I am not the only one who keeps ruminating on the issue and I really like the recent ideas and insights.

As I've had a knife in the vise and looking at the photos posted and trying the procedures the following idea popped into my mind's eye.

I glued a couple of bobby pins onto a line level. This isn't meant to be a finished product just a rudimentary attempt a visualizing an idea.



Knifeleveler1.jpg



The strange little device seemed to clip to the blade and "attempted" to self-center. Then, twist handle to adjust to level and tighten vise.

Knifeleveler2.jpg


OK. I don't consider myself a design engineer. Could a simple device be able to consistently grab a full flat grind? This prototype is not accurate.

If/when I have time I may try to improve this. Does it have any possibilities? If yes and you have mad manufacturing skills, go for it.
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Gib

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"Things work out best for those who make the best out of the way things work out."

"My goal is to be a good, practical knife sharpener. My dream is to polish molecules."
Last Edit: 2 months 5 days ago by GibCurry.
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Re:Securing the knife in the clamp 2 months 5 days ago #17558

  • DannyBoy2k
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Your post brought back to mind another post I read recently where the poster had draped fishing line over the edge of the blade with weights on each end of the line. He would look at how the weights fell relative to the vise and wiggle the handle back and forth until the weights were even on each side. I just searched but wasn't able to find the post again right off the bat.

I keep hoping there is some way to get the floating vise on the professional model for our models. No more clamping issues then. I also keep wondering if I could fashion something like the KME sharpener's clamp (I think similar/same as professional model floating clamp) and replace my WE clamp with it.



~Dan
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Re:Securing the knife in the clamp 2 months 4 days ago #17565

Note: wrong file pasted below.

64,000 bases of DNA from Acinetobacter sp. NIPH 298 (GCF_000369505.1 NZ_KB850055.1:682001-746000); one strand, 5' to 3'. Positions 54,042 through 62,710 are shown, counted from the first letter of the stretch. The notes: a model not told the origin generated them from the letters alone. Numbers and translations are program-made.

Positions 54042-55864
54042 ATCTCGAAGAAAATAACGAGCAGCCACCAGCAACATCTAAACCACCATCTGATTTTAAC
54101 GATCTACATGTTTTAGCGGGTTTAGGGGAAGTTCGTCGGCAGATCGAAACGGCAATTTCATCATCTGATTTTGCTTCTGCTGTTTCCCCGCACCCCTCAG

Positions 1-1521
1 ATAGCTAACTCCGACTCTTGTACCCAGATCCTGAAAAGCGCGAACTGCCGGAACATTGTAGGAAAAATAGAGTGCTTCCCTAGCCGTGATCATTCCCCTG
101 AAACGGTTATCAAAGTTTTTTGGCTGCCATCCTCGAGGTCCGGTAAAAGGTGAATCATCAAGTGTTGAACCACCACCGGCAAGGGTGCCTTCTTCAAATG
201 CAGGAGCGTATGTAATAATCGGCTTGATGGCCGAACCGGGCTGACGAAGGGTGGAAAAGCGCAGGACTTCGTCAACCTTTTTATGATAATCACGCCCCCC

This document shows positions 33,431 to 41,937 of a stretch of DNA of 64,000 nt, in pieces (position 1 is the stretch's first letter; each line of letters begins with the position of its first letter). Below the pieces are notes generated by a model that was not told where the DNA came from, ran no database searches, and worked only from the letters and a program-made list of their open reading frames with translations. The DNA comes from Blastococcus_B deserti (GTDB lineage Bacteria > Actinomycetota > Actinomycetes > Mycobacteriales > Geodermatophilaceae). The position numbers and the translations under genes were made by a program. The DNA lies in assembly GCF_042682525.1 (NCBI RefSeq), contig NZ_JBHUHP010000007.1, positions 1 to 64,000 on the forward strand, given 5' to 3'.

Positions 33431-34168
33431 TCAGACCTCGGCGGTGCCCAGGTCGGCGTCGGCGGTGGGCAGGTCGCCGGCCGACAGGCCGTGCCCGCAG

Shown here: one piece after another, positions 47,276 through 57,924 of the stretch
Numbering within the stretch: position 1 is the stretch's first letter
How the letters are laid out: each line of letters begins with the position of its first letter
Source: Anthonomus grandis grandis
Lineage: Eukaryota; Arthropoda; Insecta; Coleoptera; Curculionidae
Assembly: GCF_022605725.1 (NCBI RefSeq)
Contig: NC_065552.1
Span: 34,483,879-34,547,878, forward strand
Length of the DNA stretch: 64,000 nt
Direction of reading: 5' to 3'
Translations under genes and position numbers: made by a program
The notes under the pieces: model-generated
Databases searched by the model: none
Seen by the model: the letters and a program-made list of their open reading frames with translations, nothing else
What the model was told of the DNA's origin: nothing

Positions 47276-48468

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Gib:
I too, am waiting with bated breath for a kit to retrofit the symmetrical clamping of the Pro rig. I've got it pretty well figured out, and I'll kick the idea around a little to see if it develops. Meanwhile, here's what I do:

Clamp the blade in a vise (not necessarily your WE vise) so that you can use your AngleCube to measure the angular difference between the two flats. For instance, suppose my Spyderco Delica has a total included angle of 4.0 degrees. This means that when the blade is dead vertical, I should read 2.0 degrees on either side. So I use my AngleCube to set the angle of one of the flats to 2.0 degrees as shown in the pic below. Of course, you may have to loosen and tighten the vise several times while you're trying to find the right angle.

SettinganFFGbladetovertical.jpg
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Securing the knife in the clamp 1 month 2 weeks ago #17800

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So many great ideas in this...must go play with my new found knowledge.
“On one otherwise normal Tuesday evening I had the chance to live the American dream. I was able to throw my incompetent jack*ss of a boss from a fourteenth-story window.”

Owen Pitt – Monster Hunter International
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Re:Securing the knife in the clamp 1 month 2 weeks ago #17802

  • razoredgeknives
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tcmeyer wrote:
Gib:
I too, am waiting with bated breath for a kit to retrofit the symmetrical clamping of the Pro rig. I've got it pretty well figured out, and I'll kick the idea around a little to see if it develops. Meanwhile, here's what I do:

Clamp the blade in a vise (not necessarily your WE vise) so that you can use your AngleCube to measure the angular difference between the two flats. For instance, suppose my Spyderco Delica has a total included angle of 4.0 degrees. This means that when the blade is dead vertical, I should read 2.0 degrees on either side. So I use my AngleCube to set the angle of one of the flats to 2.0 degrees as shown in the pic below. Of course, you may have to loosen and tighten the vise several times while you're trying to find the right angle.

I do something similar Tom. So what I do is pretty much the same thing. i measure both "flats" on either side of the knife while it is locked in the vise, however, from this point I just adjust my rod arms on the base bar to compensate for the angle. So if my left side is measuring 2* and the right side is measuring 6* then I know that my blade is tilted with the edge to the left. Then I take the difference (4 degrees) and split it in half. From this point, whatever my target degree mark is (let's say 18 dps for reference) then on the left side I move it to 16* and the right side to 20*. This will give me a perfect 18 dps. Hope this makes sense =)

Gib, did you ever figure out the problem?